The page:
Supported Decision-Making Analysis

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The Victoria Government Department of Human Services (2012) stated “the freedom to make decisions which affect our lives is a fundamental right that each of us should enjoy”. The decisions we make in our lives represent who we are and how we want to be perceived by the world – whilst taking into consideration our own morals, beliefs and goals. Supported decision-making (SDM) is a process by which “a third-party assists or helps and individual with an intellectual or cognitive disability to make a legally enforceable decision for oneself” (Kohn & Blumenthal, 2013). May & Rea (2014) stated that “supported decision-making assumes that all people, regardless of their ability or disability, have some capacity to be involved in decision making”. …show more content…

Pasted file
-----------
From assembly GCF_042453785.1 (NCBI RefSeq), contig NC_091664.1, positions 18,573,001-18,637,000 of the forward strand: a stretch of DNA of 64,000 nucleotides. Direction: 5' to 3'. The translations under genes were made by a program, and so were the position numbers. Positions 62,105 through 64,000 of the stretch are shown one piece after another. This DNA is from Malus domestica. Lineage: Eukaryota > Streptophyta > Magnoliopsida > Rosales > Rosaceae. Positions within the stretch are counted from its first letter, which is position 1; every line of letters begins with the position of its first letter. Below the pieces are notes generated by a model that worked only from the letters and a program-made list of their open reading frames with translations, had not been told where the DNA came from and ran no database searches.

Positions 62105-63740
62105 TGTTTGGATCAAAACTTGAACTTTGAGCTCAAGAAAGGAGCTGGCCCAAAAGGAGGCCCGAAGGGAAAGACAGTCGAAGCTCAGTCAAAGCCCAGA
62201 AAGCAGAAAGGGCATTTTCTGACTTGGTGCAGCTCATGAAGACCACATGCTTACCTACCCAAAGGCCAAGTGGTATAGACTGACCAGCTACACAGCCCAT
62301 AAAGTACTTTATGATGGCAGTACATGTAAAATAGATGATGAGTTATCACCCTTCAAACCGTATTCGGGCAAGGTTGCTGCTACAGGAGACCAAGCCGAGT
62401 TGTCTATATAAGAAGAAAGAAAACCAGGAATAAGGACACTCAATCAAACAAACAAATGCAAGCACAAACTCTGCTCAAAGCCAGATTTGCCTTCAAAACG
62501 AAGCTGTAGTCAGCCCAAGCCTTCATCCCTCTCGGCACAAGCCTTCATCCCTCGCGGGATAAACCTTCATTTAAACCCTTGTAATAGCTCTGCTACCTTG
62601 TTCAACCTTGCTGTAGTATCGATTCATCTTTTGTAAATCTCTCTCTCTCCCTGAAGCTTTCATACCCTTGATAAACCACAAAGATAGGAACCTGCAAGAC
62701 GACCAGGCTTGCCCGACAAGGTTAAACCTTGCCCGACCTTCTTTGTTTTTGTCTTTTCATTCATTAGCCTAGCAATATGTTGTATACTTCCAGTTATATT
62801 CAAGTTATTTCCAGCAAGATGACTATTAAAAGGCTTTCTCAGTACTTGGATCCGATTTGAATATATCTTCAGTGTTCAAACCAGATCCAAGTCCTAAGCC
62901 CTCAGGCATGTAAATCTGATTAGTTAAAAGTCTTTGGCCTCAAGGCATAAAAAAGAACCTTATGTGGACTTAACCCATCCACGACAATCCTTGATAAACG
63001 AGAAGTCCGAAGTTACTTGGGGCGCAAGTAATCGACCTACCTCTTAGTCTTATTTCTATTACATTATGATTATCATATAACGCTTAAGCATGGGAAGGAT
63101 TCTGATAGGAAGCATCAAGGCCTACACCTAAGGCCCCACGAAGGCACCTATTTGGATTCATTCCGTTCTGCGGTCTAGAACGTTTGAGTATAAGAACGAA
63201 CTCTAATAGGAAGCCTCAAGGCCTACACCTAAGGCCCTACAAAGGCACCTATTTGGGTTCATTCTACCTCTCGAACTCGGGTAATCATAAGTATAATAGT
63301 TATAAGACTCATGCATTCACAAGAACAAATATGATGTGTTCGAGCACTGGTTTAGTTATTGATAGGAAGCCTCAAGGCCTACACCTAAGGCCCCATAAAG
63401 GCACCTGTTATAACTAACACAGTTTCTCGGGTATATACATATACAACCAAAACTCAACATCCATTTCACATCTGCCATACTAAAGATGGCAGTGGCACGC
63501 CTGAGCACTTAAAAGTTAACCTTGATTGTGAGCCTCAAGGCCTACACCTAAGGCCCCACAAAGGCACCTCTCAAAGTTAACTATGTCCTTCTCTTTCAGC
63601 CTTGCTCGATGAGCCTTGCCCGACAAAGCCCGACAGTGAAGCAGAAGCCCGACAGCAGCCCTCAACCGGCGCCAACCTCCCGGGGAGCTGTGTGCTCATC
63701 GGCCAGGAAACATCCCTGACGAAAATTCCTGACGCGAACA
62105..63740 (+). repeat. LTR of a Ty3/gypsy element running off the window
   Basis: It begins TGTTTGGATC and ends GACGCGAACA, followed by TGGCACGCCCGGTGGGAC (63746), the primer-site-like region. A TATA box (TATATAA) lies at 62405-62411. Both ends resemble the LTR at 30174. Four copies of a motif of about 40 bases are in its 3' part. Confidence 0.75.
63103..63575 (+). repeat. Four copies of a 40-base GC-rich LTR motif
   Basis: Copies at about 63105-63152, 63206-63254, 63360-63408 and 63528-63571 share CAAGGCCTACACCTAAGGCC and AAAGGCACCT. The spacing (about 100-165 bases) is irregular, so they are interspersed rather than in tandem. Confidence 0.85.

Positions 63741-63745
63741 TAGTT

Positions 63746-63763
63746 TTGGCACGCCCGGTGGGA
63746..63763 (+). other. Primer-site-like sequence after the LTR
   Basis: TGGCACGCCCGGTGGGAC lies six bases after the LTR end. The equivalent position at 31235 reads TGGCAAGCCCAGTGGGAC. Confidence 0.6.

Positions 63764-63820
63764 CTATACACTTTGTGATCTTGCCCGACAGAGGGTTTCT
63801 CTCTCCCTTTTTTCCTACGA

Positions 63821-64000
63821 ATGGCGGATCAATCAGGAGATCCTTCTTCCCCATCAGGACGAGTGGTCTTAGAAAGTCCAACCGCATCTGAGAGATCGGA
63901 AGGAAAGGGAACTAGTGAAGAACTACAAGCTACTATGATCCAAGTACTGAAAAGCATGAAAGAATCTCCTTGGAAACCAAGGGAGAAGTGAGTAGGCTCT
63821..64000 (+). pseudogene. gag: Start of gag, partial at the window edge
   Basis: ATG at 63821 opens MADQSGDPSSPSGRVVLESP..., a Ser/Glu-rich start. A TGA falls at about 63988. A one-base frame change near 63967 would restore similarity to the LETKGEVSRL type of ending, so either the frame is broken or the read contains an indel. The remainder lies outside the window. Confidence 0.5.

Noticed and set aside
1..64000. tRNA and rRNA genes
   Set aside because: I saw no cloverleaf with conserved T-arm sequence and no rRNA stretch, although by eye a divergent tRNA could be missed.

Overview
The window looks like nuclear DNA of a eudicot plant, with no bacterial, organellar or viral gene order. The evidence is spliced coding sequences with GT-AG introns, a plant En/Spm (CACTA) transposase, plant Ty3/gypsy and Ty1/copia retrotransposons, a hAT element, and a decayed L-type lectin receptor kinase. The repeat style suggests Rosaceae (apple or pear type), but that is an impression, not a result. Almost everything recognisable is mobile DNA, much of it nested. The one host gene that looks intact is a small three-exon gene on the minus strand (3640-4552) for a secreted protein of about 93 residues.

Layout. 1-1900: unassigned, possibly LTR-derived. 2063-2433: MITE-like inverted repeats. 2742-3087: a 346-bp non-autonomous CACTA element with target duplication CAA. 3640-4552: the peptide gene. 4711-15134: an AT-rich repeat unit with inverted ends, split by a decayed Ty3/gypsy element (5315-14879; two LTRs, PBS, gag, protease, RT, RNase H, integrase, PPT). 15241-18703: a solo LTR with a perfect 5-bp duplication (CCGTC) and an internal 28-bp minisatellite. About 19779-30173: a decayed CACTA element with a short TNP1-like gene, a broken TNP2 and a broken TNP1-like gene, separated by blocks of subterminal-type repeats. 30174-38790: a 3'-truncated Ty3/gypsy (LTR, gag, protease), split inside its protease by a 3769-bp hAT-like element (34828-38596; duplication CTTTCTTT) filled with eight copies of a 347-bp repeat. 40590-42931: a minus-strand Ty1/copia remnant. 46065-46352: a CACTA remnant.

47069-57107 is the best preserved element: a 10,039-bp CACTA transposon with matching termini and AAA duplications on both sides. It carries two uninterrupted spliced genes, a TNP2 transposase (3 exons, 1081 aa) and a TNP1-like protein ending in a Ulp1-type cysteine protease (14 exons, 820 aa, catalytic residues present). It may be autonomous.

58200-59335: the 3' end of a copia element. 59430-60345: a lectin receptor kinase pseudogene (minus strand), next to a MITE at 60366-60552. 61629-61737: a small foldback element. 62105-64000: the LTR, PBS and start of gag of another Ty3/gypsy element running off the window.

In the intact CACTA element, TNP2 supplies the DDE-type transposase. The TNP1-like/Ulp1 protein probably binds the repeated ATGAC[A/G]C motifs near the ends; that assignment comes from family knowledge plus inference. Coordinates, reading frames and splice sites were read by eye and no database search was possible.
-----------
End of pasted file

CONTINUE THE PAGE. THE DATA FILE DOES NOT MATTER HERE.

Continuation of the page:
Limitations recognised throughout the SDM process were related to risk of further deterioration in the Consumer’s mental state. As the Consumer was slowly taken off his medications, in a safe clinical manner, his presentation deteriorated. The Consumer’s sleep pattern worsened due to the elevation in his mood, there was a noted increase in impulsivity and poor boundaries with others on the inpatient unit, leading to the Consumer becoming vulnerable. There was a prominent increase in erratic and aggressive towards others, leading to the assault of a staff member on the inpatient unit and subsequently required the use of restrictive interventions. The decline in mental state resulted in the Consumer’s father, case manager and treating team coming together for a family meeting with the Consumer present in which the previous medications the Consumer had been previously prescribed were recommenced in an attempt to re-stabilise his presentation, unfortunately this was a substituted decision made by the consumer’s father and treating tream. Although there were numerous beneficial experiences for the Consumer through the supported decision-making process, the deterioration in mental state and the concern relating to exposure of vulnerability and openness to manipulation by others could not be overlooked (Office of the Public Advocate Systems Advocacy, 2014). Dignity of risk relates to the Consumers right be able to make decisions that can involve a level of risk, however the duty of care of the primary nurse and treating team was to ensure that safeguards are in place to minimise risk of harm to the Consumer and/or others that may be effected by the decision made (Victoria Government Department of Human Services,

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